07 April 2017

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Twitter sues US Administration to protect the identity of Users who criticize

Read Full 25 pages complaint Twitter sues US Administration to protect the identity of Users who criticize

Twitter Inc. sued the Trump administration to bar it from forcing the company to identify a user who has tweeted criticisms of the Homeland Security Department.

The legal complaint is 25 pages the company says in the lawsuit filed Thursday in San Francisco federal court that the government failed to demonstrate that users have committed a crime to prompt the release of their names.

The case is Twitter Inc. v. U.S. Department of Homeland Security, 17-01916, U.S. District Court, Northern District of California (San Francisco)

In its Complaint Twitter said following, “This is an action to prevent the U.S. Department of Homeland Security (“DHS”) and U.S. Customs and Border Protection (“CBP”), and the individual Defendants from unlawfully abusing a limited-purpose investigatory tool to try to unmask the real identity of one or more persons who have been using Twitter’s social media platform, and specifically a Twitter account named @ALT_USCIS, to express public criticism of the Department and the current Administration. The rights of free speech afforded Twitter’s users and Twitter itself under the First Amendment of the U.S. Constitution include a right to disseminate such anonymous or pseudonymous political speech. In these circumstances, Defendants may not compel Twitter to disclose information regarding the real identities of these users without first demonstrating that some criminal or civil offense has been committed, that unmasking the users’ identity is the least restrictive means for investigating that offense, that the demand for this information is not motivated by a desire to suppress free speech, and that the interests of pursuing that investigation outweigh the important First Amendment rights of Twitter and its users. But Defendants have not come close to making any of those showings. And even if Defendants could otherwise demonstrate an appropriate basis for impairing the First Amendment interests of Twitter and its users, they certainly may not do so using the particular investigatory tool employed here—which Congress authorized solely to ensure compliance with federal laws concerning imported merchandise—because it is apparent that whatever investigation Defendants are conducting here does not pertain to imported merchandise.”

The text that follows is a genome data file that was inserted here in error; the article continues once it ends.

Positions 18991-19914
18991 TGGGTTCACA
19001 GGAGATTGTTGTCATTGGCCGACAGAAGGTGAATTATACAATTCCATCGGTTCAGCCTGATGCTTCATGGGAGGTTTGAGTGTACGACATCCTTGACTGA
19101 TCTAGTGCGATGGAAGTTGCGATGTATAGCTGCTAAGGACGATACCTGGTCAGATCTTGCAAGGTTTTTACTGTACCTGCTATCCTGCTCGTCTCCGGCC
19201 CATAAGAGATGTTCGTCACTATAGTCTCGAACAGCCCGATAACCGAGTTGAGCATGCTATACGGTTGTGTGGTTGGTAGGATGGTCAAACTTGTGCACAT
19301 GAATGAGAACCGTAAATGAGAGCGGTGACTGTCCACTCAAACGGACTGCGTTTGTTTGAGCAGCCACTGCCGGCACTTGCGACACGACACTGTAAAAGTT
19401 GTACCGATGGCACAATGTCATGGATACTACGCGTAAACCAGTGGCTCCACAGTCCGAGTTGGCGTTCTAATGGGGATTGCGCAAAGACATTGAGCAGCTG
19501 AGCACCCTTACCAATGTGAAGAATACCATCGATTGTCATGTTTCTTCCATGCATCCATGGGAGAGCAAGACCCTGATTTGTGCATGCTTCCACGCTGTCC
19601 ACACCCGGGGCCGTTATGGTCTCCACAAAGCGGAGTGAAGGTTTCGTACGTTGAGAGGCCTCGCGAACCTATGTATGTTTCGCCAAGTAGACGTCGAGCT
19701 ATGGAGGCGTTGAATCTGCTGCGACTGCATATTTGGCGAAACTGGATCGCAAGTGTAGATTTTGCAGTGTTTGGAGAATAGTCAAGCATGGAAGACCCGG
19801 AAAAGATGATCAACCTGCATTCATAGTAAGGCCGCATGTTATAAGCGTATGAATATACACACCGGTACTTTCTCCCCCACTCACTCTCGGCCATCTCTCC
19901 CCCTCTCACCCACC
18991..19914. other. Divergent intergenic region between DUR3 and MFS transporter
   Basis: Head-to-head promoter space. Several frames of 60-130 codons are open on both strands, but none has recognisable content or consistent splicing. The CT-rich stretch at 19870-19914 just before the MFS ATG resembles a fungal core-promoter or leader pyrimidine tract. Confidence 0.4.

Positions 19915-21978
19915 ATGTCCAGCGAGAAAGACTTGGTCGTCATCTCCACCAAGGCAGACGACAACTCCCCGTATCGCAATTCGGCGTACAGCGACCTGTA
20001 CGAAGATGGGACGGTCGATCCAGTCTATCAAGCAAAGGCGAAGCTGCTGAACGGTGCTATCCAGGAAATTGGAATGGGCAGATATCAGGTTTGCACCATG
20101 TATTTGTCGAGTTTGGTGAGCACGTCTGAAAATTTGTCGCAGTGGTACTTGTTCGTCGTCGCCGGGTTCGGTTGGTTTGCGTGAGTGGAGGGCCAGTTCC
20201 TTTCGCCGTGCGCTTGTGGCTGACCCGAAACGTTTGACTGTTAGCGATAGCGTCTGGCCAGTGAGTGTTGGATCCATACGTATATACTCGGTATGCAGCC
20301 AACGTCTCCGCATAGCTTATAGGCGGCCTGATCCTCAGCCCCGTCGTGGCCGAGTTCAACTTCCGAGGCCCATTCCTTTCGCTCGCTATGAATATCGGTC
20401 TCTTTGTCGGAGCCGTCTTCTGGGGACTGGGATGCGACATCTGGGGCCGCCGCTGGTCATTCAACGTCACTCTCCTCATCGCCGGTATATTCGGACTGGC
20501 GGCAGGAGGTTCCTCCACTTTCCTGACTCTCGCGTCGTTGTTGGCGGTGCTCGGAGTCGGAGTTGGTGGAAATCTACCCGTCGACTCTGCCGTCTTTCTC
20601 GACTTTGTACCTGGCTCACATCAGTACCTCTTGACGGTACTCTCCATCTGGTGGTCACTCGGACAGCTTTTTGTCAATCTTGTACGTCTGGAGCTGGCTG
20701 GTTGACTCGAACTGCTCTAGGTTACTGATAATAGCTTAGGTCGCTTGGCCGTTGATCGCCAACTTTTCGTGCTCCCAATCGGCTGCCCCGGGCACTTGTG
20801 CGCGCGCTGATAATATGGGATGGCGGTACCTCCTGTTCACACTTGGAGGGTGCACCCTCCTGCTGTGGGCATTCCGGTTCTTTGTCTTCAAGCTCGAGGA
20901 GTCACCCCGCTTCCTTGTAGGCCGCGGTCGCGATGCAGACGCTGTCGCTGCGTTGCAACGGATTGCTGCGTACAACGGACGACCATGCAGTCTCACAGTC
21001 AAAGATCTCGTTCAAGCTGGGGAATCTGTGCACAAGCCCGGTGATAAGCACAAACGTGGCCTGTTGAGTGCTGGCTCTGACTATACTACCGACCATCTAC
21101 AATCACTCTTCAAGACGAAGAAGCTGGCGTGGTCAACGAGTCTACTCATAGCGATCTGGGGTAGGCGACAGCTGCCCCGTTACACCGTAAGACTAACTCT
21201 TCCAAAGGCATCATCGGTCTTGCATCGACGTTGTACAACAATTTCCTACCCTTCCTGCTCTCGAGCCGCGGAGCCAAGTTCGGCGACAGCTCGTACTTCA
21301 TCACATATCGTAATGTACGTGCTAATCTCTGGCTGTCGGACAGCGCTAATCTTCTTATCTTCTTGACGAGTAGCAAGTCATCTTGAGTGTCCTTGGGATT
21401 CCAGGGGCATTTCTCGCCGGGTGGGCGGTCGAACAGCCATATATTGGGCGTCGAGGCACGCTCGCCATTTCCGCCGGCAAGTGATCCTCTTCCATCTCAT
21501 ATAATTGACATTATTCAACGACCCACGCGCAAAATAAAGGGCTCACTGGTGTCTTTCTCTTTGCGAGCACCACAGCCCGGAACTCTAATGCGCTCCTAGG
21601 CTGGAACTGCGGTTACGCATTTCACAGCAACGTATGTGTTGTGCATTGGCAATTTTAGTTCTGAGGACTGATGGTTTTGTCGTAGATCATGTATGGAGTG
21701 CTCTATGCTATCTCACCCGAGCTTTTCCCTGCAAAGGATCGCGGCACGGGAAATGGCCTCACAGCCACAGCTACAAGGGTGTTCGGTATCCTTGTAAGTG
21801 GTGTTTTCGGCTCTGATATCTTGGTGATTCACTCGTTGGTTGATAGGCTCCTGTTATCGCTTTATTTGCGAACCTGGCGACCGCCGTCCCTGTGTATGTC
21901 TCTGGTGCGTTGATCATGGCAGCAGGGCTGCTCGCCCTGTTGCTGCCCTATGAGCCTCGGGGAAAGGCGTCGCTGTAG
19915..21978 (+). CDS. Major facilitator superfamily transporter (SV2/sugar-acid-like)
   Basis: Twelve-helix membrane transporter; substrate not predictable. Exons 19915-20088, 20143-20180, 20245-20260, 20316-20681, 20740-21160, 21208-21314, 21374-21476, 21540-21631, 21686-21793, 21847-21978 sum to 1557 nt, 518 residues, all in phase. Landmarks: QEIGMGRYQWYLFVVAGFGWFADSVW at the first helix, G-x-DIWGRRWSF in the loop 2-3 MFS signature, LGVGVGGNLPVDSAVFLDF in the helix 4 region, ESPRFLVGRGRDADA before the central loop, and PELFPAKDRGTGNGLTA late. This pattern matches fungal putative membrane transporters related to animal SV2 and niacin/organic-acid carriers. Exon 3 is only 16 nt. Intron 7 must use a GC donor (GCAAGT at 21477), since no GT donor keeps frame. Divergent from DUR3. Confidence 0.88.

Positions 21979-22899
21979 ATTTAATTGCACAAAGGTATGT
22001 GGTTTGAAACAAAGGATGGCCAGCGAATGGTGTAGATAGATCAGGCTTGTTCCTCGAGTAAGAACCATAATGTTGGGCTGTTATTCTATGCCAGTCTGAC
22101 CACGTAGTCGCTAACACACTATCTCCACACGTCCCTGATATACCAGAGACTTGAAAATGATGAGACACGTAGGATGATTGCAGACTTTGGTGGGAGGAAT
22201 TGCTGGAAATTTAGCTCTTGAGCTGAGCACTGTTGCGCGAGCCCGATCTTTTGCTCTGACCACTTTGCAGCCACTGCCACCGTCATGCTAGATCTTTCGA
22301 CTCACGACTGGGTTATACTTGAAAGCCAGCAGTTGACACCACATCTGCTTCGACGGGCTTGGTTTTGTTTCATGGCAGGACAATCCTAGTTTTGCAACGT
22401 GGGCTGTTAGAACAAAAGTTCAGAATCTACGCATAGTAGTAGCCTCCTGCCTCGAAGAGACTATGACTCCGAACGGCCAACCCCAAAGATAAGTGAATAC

Read Full 25 pages Twitter Complaint filed against US DHS and CBP

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Friday, April 7, 2017

Tags – Twitter USA Privacy Sue Identity